Jay Brome began his employment at the California Highway Patrol in 1996. During his nearly 20-year career he was openly gay. He claims that other officers subjected him to derogatory, homophobic comments; singled him out for pranks; repeatedly defaced his mailbox; and refused to provide him with backup assistance during enforcement stops in the field.
As a result, Brome feared for his life during enforcement stops, experienced headaches, muscle pain, stomach issues, anxiety and stress, and became suicidal by early 2015. In January 2015, he went on medical leave and filed a workers’ compensation claim based on work-related stress.
Brome’s workers’ compensation claim was resolved in his favor on October 27, 2015. He took industrial disability retirement on February 29, 2016, ending his employment with the Patrol.
On September 15, 2016, Brome filed an administrative complaint with the Department of Fair Employment and Housing. He filed a lawsuit the next day, asserting four claims under the Fair Employment and Housing Act for the conduct he alleged in his workers’ compensation claim.
The CHP sought summary judgment, contending Brome’s claims were untimely because he did not file his administrative complaint within one year of the challenged actions, as required under former section 12960, subdivision (d).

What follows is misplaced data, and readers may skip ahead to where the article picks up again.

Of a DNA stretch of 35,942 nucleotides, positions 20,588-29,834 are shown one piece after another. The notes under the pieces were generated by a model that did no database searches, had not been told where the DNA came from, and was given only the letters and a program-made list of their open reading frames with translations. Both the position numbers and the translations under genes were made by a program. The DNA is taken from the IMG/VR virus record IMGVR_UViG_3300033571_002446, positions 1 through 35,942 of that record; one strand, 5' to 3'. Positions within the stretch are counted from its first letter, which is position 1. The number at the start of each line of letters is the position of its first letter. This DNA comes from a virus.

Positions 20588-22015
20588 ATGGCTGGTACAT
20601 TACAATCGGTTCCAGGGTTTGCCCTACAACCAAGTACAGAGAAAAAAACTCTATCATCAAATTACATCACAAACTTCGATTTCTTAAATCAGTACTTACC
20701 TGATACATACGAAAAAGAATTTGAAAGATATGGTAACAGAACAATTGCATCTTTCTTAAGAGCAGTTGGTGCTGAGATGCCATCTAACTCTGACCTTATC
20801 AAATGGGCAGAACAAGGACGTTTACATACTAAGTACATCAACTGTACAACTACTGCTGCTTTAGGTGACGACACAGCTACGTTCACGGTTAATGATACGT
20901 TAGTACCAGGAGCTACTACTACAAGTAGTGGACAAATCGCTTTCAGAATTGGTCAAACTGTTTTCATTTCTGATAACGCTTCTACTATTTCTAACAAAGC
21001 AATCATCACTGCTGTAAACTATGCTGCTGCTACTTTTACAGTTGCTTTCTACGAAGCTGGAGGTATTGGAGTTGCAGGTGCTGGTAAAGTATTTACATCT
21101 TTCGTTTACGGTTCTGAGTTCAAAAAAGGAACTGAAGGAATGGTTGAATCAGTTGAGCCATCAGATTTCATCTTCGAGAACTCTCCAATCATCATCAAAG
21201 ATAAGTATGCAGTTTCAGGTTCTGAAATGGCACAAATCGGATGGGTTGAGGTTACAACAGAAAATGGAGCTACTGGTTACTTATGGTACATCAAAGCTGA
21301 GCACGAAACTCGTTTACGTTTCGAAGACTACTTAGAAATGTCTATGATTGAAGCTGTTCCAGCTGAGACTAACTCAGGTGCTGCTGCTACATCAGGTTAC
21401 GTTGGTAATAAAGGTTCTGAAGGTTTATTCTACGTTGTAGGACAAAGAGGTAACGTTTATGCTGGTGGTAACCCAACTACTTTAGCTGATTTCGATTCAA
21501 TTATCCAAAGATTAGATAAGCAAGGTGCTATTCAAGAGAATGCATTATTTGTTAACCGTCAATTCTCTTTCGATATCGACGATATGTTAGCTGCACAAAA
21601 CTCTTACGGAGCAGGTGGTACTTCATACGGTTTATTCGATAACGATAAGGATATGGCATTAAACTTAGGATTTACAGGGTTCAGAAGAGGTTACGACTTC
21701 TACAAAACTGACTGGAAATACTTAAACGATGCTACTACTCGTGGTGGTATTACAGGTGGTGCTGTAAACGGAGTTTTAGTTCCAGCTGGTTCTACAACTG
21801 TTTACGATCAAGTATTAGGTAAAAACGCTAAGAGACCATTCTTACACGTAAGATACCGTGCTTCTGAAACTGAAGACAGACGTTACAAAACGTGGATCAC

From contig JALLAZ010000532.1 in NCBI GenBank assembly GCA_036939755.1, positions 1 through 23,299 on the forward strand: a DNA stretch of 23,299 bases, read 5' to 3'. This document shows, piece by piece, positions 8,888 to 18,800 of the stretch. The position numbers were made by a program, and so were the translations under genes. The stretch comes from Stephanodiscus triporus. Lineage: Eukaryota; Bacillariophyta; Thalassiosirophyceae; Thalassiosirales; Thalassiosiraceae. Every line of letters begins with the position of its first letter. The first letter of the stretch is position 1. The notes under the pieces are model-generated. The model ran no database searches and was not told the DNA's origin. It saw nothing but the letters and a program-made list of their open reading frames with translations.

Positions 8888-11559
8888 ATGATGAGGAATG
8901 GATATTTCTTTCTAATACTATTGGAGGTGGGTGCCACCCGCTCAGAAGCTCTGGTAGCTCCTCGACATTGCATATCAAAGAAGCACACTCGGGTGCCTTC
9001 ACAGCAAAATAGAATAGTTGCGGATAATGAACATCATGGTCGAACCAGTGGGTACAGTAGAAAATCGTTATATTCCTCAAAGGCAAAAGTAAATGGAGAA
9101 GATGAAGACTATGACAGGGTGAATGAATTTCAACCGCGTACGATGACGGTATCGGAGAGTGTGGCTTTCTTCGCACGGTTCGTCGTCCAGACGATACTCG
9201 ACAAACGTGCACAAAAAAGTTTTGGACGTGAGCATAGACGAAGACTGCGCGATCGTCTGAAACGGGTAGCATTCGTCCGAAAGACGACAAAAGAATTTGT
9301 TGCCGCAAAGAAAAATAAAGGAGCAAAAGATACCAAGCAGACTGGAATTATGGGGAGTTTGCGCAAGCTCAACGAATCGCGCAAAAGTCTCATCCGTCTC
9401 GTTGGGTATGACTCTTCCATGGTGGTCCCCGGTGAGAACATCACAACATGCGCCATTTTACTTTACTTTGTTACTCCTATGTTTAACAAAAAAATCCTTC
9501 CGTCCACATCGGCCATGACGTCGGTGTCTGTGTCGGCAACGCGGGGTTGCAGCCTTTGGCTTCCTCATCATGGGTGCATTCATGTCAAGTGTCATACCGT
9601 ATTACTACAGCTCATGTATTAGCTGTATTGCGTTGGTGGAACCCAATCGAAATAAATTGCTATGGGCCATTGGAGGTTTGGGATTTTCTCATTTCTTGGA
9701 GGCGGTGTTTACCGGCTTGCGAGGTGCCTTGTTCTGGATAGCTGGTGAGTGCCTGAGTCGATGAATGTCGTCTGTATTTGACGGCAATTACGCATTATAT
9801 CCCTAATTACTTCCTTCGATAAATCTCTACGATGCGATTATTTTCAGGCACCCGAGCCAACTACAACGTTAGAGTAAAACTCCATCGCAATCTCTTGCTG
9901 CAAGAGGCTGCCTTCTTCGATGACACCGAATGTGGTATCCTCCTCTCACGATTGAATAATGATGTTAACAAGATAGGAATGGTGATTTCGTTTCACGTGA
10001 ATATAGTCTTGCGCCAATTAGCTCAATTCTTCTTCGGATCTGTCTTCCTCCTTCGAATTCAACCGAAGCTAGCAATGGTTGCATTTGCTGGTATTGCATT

However, because the crux of his case concerns circumstances that occurred before his medical leave began in January 2015, he asserted that exceptions to the one-year deadline were applicable. He argued that the filing of his workers’ compensation claim should stop the clock on his one-year filing deadline during the pendency of his compensation claim. The legal doctrine is known as “equitable tolling.”
The trial court granted summary judgment in favor of the Patrol, holding that Brome’s claims were filed after the statute of limitations expired and a reasonable jury could not have concluded they were timely based on an exception to the deadline.
The Court of Appeal reversed in the published case of Brome v California Highway Patrol.
The equitable tolling doctrine operates to suspend or extend a statute of limitations as necessary to ensure fundamental practicality and fairness. In the case of McDonald v. Antelope Valley Community College Dist. (2008) 45 Cal.4th 88, the California Supreme Court held that the deadline for filing an administrative claim under the Act could be tolled while a plaintiff is voluntarily pursuing alternate remedies.
The time for filing a claim pursuant to the Act may be tolled where the plaintiff can establish three elements: timely notice, and lack of prejudice, to the defendant, and reasonable and good faith conduct on the part of the plaintiff.
It will be the jury’s job to reconcile the evidence at trial, and summary judgment was not justified.